Hitting Home: Family auto dealership struggles in bad economy

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Part of the special VPR Series "Hitting Home: The Recession and Vermont"

(Host) Here’s an example of how the worldwide recession is hitting home in Vermont…

Tough times for Detroit’s automakers mean tough times for Vermont’s auto dealers.

While they pace their showrooms waiting for customers, dealers are also casting an anxious eye toward Washington, hoping for additional relief for the auto industry.

Some Vermont dealerships say they may not make it.

As part of our series on the economy, VPR’s Steve Zind visited one longtime family dealership worried about staying in business.

Click here to see the Bean Chevrolet photo gallery

(Matthew Bean) "This is where the barn used to be, right there…"

(Zind) Eighty years ago the Bean family farmed this land in Northfield. But Matthew Bean – people called him Babe – didn’t much care for milking cows. So he opened a Texaco station right there on the farm. In 1950 he went from servicing cars to selling them and Bean Chevrolet was born.

Babe Bean’s three boys grew up in the family business. Son Mark says he never considered making his living any other way.

(Bean) "Ate breathed and slept the automobile business since I was a kid. I’ve been here ever since, right out of high school…worked with my brothers and father and mother and now my son."

(Zind) Bean remembers how it was a big event in town when the new models arrived each year. The cars were brought in by train under the cover of darkness and people flocked to the dealership the next morning to see them.

(Bean) "It was a surprise for people and it was a big thing for people to see the new models that came out. And that’s when they were changing them almost every year. There were big fins and little fins."

(Chevrolet jingle)"See the USA in your Chevrolet, America is asking you to call. Drive your Chevrolet through the USA. America’s the greatest land of all…"

(Zind) Back when Dinah Shore was singing its praises, a new Chevy was a prized symbol of upward mobility and middle class status.
Generations passed. Tastes and styles changed. But Chevy remained an American icon.

(Snoop Dogg) "Ridin’ in my Chevy and I’m sitting at the light…"

(Zind) After nearly 60 years in the business, Bean’s son, who’s also named Mark, says his family bleeds Chevy blue.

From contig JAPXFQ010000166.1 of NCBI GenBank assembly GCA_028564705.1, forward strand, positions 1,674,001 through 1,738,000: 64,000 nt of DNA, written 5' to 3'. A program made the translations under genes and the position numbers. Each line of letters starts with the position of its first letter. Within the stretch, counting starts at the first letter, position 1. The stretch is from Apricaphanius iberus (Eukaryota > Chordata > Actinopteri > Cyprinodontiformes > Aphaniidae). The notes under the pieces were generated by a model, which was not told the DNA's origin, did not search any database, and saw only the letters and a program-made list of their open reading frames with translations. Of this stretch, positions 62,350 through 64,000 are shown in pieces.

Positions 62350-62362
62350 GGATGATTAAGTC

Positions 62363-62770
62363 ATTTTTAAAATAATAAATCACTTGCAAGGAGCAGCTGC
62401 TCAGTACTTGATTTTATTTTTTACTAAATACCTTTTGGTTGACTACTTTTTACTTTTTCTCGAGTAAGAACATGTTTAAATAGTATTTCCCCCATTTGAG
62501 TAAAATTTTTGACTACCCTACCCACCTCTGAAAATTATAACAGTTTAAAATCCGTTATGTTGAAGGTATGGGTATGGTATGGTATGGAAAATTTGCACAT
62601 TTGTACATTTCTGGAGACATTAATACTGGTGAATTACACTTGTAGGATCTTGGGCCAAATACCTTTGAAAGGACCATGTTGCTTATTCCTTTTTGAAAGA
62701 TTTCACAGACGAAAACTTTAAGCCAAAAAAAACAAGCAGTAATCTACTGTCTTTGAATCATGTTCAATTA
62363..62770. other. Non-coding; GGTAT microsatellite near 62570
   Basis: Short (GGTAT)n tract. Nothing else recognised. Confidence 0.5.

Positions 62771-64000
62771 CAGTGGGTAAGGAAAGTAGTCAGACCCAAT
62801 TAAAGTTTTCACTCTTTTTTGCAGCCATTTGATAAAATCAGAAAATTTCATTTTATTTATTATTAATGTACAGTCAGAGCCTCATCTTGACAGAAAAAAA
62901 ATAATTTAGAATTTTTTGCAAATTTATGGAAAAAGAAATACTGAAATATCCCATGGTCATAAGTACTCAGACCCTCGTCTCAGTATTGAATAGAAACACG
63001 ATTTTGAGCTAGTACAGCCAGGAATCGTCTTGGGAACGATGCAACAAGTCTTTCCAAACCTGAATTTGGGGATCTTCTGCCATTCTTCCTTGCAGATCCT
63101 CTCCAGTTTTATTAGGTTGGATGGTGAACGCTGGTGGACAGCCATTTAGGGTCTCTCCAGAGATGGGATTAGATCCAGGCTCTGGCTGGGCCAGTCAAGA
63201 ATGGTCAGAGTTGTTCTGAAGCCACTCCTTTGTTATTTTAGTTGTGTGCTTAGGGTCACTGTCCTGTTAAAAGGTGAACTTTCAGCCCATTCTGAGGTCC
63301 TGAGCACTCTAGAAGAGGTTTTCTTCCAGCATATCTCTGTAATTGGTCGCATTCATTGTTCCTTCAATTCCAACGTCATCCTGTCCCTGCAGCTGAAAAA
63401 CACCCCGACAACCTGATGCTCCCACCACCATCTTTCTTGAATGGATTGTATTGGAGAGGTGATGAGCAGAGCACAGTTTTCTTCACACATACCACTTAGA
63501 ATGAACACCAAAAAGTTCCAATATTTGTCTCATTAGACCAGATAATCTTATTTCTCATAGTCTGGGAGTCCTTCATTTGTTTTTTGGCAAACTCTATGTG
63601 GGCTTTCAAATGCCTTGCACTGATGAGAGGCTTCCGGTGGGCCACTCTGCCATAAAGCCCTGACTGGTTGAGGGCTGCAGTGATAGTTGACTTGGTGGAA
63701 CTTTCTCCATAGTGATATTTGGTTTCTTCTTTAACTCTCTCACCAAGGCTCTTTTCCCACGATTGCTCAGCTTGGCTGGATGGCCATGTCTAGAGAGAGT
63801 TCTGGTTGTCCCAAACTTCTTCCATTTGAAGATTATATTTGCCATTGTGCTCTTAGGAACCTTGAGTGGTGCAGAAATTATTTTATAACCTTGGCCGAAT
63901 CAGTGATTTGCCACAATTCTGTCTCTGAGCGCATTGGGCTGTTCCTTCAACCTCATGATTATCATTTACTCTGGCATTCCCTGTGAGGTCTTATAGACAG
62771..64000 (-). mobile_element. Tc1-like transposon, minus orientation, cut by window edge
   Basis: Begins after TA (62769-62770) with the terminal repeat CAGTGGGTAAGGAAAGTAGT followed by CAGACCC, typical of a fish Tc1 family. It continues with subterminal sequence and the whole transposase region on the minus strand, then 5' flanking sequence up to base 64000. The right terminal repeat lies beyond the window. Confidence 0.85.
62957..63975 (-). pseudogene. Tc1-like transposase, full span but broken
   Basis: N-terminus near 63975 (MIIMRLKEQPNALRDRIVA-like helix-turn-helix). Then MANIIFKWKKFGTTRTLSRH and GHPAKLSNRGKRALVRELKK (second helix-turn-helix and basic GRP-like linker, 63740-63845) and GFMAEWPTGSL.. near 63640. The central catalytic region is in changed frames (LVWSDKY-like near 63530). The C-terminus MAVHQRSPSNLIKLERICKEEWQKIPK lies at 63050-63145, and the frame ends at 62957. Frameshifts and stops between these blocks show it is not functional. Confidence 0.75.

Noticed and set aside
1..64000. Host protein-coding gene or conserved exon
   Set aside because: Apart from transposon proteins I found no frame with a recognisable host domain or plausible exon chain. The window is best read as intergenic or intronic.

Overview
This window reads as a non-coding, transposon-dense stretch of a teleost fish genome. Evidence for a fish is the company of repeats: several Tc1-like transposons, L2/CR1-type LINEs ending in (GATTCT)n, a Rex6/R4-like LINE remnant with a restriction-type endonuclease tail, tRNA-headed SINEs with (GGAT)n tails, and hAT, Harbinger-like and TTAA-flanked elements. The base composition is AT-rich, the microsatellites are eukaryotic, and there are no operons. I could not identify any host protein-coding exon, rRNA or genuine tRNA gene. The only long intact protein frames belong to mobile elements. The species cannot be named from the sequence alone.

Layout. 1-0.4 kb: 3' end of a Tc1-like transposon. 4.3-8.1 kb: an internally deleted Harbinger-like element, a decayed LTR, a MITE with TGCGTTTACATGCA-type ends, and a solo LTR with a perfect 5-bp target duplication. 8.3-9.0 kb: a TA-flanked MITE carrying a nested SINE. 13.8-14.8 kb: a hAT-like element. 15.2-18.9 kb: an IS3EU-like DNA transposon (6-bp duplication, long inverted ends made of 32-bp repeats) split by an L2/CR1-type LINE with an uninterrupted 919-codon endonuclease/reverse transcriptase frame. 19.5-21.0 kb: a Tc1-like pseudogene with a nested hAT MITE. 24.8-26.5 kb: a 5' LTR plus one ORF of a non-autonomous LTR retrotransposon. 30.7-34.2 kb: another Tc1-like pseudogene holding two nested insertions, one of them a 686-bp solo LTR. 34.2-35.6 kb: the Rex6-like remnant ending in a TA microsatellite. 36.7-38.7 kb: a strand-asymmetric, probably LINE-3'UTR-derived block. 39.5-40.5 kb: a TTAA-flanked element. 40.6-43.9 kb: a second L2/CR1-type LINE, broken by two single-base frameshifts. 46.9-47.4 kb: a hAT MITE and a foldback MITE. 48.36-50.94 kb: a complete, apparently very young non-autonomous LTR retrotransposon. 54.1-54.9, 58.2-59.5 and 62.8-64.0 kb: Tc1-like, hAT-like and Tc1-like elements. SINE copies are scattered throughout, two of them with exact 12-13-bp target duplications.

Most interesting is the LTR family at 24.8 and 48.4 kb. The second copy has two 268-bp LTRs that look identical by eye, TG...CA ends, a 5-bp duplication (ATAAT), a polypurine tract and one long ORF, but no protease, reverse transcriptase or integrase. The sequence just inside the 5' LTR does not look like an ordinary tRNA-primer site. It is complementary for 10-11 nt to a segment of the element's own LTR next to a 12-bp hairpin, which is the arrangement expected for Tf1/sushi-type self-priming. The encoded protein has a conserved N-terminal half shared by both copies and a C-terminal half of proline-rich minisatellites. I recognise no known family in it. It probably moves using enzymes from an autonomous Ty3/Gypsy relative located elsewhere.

He sells cars to the children of the people who were his father’s customers.

Bean says they often call him at home when they have questions or problems.

(Bean) "Everybody knows everybody and if they don’t they pretend they do!"


(Zind) Bean says no one’s gotten rich, but the auto business has been good to his family. And they’ve tried to give back to the community – supporting a long list of local groups and causes.

But business took a downturn about three years ago when gas prices jumped and buying habits changed. Then the credit crisis hit and the economy ground to a halt.

Now sales have gone from a few cars a day to a couple of vehicles a week. Bean says his family is struggling to stay in business and protect its 13 employees, some of whom have worked there for more than twenty years.

(Bean) "As a family dealership, you start with yourself. We’ve been making less and taking less. Without getting into detail, we’re all taking some pretty heavy pay cuts."

(Zind) Bean says it’s true that American auto manufacturers have been too slow to respond, but he says no one could have anticipated that gas prices and the economy would change so dramatically.

The Beans don’t like to dwell on their problems, but somehow the conversation always seems to circle back to how difficult times are – and how uncertain the future is.

Mark Bean has three school aged children. I ask him if he imagines them taking over the business someday.

(Bean) "I’d like to be optimistic, but I’ve got to say that’s probably not going to happen. That’s probably not going to happen. I don’t know if we can weather this storm."

(Zind) Without a hometown dealership, people would still be able to travel out of town to buy their cars.

But the loss of this long time locally owned business would serve as yet another sign that hard times are changing communities.

For VPR News, I’m Steve Zind.

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